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What's the Difference Between Tilde (~) and Caret (^) in a `package.json` file?

What's the Difference Between Tilde (~) and Caret (^) in a `package.json` file?

Naveera A.

The ProblemJump To Solution

Dependencies in a package.json file often contain a tilde (~) or caret (^) sign before the version number. What do these signs mean, and what is the difference between them?

The Solution

All npm packages must adhere to the Semantic Versioning specification.

So if a package version looks like this 2.1.4, each of these numbers has a meaning.


This number refers to a patch release, which means it is a bug fix and is backward compatible.


This number refers to a minor release, which means new features have been added but it is still backward compatible.


This number refers to a major release, which means that it introduces major changes and may break backward compatibility.

We can specify which releases to accept while updating a package by using special signs in front of the version number in our package.json file.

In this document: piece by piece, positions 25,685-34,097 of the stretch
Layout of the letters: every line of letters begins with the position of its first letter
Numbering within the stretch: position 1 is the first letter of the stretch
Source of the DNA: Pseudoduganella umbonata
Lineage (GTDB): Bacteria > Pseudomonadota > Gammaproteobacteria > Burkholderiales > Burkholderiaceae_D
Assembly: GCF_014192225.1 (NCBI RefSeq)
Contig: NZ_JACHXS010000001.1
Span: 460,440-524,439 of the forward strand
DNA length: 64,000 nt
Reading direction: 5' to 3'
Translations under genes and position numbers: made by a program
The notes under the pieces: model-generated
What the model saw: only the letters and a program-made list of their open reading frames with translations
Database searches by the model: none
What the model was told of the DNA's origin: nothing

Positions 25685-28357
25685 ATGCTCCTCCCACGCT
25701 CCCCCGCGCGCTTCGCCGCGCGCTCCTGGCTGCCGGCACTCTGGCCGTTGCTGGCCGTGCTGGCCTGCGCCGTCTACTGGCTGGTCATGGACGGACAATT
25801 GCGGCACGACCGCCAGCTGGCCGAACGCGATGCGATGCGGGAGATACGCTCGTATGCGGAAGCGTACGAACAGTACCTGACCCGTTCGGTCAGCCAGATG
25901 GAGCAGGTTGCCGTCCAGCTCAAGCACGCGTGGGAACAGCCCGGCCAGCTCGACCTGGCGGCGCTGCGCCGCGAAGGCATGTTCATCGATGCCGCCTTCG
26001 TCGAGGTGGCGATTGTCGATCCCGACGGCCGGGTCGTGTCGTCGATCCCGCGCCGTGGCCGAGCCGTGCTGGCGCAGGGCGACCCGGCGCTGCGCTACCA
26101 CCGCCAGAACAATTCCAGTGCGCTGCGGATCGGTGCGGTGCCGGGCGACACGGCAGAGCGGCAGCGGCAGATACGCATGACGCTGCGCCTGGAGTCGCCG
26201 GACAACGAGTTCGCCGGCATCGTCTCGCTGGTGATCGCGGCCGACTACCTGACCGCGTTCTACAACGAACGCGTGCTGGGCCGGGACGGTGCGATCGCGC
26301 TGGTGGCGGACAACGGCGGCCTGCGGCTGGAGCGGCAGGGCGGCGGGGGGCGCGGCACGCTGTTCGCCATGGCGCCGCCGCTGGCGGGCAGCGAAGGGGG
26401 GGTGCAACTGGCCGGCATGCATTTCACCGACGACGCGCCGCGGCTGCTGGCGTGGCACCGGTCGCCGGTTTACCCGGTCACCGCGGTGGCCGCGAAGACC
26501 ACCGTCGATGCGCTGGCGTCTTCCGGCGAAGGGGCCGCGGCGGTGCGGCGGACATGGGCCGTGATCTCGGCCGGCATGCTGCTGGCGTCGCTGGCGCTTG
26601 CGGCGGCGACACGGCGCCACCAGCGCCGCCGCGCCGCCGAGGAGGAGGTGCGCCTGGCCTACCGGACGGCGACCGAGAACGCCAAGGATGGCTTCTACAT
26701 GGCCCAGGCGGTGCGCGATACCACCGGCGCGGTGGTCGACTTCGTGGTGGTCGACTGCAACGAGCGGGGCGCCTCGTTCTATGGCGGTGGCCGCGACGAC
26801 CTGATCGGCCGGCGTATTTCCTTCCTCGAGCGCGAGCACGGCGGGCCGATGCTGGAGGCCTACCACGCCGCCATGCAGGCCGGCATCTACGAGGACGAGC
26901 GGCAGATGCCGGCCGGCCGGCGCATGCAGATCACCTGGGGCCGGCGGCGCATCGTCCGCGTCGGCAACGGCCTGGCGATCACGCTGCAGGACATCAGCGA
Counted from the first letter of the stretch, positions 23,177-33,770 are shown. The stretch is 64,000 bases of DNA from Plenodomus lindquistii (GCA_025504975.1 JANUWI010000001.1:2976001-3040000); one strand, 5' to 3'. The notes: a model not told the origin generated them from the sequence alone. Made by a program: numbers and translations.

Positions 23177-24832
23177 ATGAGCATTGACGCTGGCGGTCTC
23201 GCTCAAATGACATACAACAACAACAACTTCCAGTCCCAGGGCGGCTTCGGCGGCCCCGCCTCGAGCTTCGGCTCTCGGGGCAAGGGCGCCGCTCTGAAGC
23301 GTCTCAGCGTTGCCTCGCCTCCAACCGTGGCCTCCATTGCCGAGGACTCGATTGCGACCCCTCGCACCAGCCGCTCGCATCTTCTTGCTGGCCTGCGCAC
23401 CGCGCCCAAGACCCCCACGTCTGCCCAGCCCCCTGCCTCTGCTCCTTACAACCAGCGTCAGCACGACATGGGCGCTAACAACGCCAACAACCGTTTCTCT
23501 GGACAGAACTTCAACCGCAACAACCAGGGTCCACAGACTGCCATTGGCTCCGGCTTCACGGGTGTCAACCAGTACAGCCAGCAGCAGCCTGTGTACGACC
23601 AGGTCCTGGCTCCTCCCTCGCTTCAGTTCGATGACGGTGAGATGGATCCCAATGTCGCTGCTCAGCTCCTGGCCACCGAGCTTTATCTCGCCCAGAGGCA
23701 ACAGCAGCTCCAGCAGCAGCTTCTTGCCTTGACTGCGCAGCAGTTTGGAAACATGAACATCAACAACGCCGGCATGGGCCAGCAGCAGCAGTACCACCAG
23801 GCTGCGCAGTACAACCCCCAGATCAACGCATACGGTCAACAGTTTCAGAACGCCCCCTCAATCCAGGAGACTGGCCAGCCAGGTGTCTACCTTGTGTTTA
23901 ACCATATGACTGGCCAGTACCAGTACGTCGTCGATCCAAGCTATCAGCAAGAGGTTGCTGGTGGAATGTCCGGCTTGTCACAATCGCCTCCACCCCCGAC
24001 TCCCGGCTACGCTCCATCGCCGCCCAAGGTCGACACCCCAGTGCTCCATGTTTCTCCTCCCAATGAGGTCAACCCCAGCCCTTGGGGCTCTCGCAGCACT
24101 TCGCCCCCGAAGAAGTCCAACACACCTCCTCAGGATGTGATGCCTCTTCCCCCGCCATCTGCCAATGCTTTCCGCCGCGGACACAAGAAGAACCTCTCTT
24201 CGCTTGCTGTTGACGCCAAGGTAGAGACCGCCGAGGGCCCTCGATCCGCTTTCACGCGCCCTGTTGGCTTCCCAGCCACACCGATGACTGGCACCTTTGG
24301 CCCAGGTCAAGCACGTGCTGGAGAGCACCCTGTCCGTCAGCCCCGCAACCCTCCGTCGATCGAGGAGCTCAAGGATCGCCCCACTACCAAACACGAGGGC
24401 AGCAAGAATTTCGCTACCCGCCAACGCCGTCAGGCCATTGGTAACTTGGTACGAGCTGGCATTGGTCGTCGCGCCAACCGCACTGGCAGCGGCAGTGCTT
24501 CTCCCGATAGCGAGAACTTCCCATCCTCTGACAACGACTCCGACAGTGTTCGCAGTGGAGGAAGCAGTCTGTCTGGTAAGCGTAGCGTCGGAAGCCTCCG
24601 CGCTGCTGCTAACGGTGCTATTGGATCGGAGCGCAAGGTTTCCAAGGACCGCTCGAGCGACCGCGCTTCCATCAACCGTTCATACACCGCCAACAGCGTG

Using a Tilde (~)

Using a tilde sign before our version number means that we can accept only a patch release when updating our package.

Using a Caret (^)

Using a caret (^) sign means that we can accept minor releases and patch releases, but not a major release when updating our package.

Using an Asterisk (*)

Using an asterisk means “accept all releases”, but this is not advisable as it will accept major releases and may break our code.


Let’s say we are using the lodash package in a project. We currently have version 3.8.0 installed. Lodash announces a new release with version number 3.9.0.

Our package.json file looks like the following:

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"dependencies": { "lodash": "~3.8.0" },

When we update our packages, the lodash package will not update because we have specified not to accept a minor release using ~.

In order to accept this release we will need to change the ~ to ^ like so:

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"dependencies": { "lodash": "^3.8.0" },

The npm server calculator is a fun tool to master versioning numbers and ranges.

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